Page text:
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Reexamining old assumptions can be a source of vitality and progress in the process of scientific inquiry. Undertaking rediscovery is perhaps most important for assumptions so long held and deeply embedded that their very existence is unsuspected, their specificity not articulated.
In this respect, The Curse: A Cultural History of Menstruation is an extremely important work. Delaney, Lupton, and Toth offer pioneering scholarship as they explore an extraordinary range of hidden assumptions and attitudes about menstruation. Menstrual periods underscore approximately one fourth of the life experience of (young) adult women. The fact that this process has remained so long shrouded, unmentionable, and substantially ignored even in scientific inquiry or medicine is a measure of the power of the taboos the authors describe.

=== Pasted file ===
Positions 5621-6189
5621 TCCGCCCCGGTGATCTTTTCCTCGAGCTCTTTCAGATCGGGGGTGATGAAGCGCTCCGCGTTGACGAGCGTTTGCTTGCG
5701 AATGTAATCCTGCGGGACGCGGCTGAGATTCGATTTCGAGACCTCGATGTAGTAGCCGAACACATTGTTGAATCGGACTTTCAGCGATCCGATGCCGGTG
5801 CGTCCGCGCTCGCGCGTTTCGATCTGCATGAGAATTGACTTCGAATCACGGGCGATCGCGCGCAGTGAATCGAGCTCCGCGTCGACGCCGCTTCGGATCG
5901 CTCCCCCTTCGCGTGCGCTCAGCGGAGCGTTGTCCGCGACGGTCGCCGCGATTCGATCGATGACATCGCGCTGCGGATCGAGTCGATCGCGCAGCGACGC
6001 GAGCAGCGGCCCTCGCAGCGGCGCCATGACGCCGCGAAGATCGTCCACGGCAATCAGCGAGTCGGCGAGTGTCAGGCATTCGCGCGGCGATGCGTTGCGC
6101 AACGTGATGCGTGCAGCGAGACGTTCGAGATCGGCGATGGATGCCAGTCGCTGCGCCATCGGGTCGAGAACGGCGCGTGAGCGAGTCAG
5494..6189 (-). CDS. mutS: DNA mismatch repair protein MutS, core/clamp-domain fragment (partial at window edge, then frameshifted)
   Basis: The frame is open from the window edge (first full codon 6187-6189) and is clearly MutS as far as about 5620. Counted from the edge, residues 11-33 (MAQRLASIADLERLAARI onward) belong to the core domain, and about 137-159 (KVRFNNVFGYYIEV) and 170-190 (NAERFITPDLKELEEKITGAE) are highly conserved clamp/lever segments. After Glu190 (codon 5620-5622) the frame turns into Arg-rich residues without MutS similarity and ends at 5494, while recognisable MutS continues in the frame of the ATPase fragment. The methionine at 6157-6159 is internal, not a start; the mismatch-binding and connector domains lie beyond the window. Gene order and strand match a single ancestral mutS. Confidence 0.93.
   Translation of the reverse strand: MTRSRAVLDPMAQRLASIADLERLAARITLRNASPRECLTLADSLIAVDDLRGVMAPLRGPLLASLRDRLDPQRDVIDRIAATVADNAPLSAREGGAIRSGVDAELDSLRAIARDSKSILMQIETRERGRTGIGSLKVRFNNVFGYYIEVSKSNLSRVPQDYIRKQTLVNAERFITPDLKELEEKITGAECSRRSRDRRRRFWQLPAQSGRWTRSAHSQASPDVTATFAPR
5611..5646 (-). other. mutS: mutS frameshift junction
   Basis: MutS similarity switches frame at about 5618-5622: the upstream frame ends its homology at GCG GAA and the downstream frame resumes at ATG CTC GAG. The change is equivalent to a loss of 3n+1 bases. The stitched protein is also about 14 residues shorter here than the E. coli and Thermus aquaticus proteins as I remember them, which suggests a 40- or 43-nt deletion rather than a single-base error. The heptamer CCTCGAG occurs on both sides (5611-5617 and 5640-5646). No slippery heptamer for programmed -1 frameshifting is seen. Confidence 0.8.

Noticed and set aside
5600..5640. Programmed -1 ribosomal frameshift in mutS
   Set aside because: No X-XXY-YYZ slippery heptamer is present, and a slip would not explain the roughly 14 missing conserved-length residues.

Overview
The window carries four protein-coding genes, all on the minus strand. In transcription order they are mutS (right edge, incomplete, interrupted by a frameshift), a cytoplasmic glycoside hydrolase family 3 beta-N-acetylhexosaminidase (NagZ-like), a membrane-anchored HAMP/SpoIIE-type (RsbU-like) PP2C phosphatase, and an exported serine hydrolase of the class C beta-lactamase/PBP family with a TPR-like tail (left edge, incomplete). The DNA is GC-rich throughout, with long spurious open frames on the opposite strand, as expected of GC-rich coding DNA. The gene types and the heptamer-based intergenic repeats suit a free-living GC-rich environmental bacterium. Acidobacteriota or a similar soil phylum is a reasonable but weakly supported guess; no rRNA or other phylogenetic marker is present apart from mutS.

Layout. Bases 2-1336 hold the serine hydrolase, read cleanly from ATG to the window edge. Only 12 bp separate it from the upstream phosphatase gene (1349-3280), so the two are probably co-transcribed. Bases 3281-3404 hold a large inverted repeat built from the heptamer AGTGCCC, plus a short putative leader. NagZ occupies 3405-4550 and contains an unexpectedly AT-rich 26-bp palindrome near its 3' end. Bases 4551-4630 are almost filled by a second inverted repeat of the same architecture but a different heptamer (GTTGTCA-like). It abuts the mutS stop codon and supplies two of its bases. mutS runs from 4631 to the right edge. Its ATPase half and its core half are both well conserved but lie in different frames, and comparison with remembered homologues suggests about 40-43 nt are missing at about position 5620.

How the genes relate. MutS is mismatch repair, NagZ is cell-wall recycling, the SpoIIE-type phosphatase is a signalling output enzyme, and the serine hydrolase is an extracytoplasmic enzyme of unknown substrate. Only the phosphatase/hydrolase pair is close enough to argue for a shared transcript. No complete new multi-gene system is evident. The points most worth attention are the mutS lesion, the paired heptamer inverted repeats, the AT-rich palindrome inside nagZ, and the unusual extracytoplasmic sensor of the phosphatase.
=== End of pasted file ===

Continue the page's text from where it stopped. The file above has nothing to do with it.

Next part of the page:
The Curse first appeared in 1976 and has been revised and expanded to include new material from the last decade (including a tiny bit of progress in reducing
Stewart FH. The Curse: A Cultural History of Menstruation. JAMA. 1989;262(9):1251. doi:10.1001/jama.1989.03430090115053
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